Even though nonprofit organisations do not make profit on investments, Section 55 of CITA specifically makes it clear that ALL companies, registered with the CAC are to file returns irrespective of tax exemptions conferred on their income,in order to encourage transparency.

 

Generally,organisations must file annual returns not earlier than 30th June or later than 31st December every year (except the year the organisation was incorporated). However, newly registered organisations begin filing their first annual returns, not later than 18 months after incorporation while older organisations file their annual returns not later than 42 days after their Annual General Meeting.

 

To file annual returns with the Corporate Affairs Commission, an organisation is expected to visit the CAC website, download and fill out an Incorporated Trustees Annual Returns form (CAC/ IT 4), attach an audited financial statement signed by a chartered accountant and two trustees of the organisation or a statement of affairs, in cases where the organisation is yet to commence operation along with a fee of #5,000.

 

Complying with this law will aid the maintenance of good organisational structures as it encourages a culture of record keeping and puts compliant organisations on good standing with the commission- accurate and updated records of said organisations will be accessible to the commission which gives room for transparency and accountability.

 

Failure to file annual returns within the stipulated period will incur an additional cost of #5,000 for every year of noncompliance as penalty. Persistent noncompliance to this law could result in eventual de-registration of errant nonprofits as the commission is left to assume that this organisation is non-operational.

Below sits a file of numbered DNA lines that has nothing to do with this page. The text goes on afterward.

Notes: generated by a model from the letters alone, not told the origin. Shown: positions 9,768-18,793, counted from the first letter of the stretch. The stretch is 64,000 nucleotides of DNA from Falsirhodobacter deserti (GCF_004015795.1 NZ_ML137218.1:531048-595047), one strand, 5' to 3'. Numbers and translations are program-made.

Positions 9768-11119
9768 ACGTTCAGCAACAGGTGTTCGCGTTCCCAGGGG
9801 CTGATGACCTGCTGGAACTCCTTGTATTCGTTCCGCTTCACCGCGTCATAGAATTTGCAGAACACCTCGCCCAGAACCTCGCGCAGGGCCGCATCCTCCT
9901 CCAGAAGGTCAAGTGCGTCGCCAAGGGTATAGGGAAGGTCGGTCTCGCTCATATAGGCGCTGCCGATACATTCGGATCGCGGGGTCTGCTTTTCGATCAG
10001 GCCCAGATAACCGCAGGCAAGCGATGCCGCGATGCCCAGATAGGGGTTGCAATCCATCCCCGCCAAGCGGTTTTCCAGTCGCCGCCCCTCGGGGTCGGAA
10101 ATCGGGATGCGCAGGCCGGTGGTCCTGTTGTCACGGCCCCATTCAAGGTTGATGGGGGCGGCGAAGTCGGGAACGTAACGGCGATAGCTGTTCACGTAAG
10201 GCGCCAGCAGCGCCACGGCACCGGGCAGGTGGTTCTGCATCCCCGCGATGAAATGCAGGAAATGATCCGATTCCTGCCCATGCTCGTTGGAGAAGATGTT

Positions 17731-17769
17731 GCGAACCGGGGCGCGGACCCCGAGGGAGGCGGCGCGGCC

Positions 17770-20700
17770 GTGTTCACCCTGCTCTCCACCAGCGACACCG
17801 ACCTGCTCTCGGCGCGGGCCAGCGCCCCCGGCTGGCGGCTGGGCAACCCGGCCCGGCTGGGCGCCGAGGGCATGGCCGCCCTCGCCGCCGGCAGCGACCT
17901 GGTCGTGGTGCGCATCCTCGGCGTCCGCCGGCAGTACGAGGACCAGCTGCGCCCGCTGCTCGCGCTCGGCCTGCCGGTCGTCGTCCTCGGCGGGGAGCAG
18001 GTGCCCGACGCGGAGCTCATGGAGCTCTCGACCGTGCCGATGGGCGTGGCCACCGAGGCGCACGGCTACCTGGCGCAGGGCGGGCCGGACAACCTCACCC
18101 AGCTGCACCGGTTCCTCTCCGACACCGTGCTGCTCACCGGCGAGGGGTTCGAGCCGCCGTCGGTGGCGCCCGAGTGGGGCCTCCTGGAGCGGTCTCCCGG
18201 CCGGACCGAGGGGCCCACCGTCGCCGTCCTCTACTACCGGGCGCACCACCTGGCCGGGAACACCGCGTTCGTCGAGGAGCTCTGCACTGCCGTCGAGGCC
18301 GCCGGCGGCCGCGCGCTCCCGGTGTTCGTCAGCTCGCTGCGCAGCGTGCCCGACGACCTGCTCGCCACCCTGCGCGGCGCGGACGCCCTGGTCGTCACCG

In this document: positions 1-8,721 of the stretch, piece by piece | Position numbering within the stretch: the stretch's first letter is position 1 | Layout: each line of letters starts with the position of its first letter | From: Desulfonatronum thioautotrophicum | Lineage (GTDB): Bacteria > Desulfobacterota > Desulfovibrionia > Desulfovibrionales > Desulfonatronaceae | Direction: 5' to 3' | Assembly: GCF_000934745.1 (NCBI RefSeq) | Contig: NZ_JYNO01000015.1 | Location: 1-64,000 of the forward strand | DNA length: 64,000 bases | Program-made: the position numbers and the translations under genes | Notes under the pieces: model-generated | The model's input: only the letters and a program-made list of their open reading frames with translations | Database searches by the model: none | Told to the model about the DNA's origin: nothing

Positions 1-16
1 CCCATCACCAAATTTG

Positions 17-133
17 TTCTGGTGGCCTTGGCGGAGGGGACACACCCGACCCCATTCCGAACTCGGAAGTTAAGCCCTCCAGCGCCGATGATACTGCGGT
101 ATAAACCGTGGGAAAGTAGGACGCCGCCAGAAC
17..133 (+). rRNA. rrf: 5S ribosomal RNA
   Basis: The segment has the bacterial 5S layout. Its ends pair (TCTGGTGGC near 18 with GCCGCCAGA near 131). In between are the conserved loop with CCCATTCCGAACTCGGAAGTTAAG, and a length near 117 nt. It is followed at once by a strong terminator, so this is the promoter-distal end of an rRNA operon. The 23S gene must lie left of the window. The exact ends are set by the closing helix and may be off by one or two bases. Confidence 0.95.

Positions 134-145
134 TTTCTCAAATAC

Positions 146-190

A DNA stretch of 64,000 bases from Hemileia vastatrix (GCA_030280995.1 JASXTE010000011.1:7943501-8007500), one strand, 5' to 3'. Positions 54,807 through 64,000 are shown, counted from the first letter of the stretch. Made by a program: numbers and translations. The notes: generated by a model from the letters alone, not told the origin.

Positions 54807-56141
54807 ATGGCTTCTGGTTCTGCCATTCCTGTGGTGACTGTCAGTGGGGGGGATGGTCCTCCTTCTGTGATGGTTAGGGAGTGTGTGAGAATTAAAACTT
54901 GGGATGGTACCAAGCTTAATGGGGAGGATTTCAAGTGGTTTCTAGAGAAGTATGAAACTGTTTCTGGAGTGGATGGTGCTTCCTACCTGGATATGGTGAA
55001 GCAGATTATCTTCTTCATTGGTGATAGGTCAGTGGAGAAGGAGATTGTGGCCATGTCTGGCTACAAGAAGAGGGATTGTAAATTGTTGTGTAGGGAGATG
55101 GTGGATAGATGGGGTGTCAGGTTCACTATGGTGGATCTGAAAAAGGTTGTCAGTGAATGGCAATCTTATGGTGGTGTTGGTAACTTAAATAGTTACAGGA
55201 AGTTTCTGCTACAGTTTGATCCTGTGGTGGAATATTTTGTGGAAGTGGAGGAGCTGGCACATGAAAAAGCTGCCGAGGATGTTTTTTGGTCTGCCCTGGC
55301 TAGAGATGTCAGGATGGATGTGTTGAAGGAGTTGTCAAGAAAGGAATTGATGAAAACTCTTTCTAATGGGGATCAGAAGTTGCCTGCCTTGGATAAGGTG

Filing annual returns with the Corporate Affairs Commission as and when due helps to keep the company’s name on the commission’s register, saves time in situations where a nonprofit needs a post incorporation service or documents from the commission and also prevent nonprofits from payment of penalties that apply for late filing of annual returns.

This newsletter is supported by the Commonwealth Foundation. However, the ideas and opinions presented in this document do not necessarily represent those of Commonwealth Foundation, NNNGO or any other organisations mentioned. 

NNNGO Newsletter on Understanding the Companies and Allied Matters Act – February, 2019

Boards of trustees are pivotal to the growth and success of nonprofits. Their role is to serve as governing bodies, safeguard the core values of an organization and ensure the fulfillment of its vision and supervise its the overall operation.

 

A Board of Trustees is made up of a number of different representatives, often an odd number; between five and thirteen persons or as stipulated in the organisation’s founding document and is often elected or appointed at an Annual General Meeting, for a specific period of time.

 

Board members can be drawn from all sectors of the community and a founder could form a recruitment panel amongst existing staff or some members of their current board in order to get different views on prospective candidates for a new board so that a more informed decision is taken.

 

As the governing body of a nonprofit, the board oversees policy approval and is legally accountable to public as well as beneficiaries of the organisation it serves. By law, it is required that the Board meets on a regular schedule to make decisions regarding the organisation, however, the frequency of meetings can be guided by the decisions that the Board needs to make or events, within a timeline, that facilitate management’s ability to effectively implement those decisions.

 

The Director of a nonprofit sets the agenda to shape the work of the board, therefore he or she is expected to attend Board meeting, however, since every decision the board makes relating to budget and compensation will impact the him or her (in cases where the Director is a paid employee), there may be conflicts of interest.

 

To handle this, the Director could be excluded from discussions involving budget and compensation, but be allowed to have a vote and remain a part of the board for other business. Alternatively, he or she could be invited to board meetings as a guest rather than a voting member.

 

This newsletter is supported by the Commonwealth Foundation. However, the ideas and opinions presented in this document do not necessarily represent those of Commonwealth Foundation, NNNGO or any other organisations mentioned. 

The Nigeria Network of NGOs (NNNGO) is the first generic membership body for civil society organisations in Nigeria that facilitates effective advocacy on issues of poverty and other developmental issues.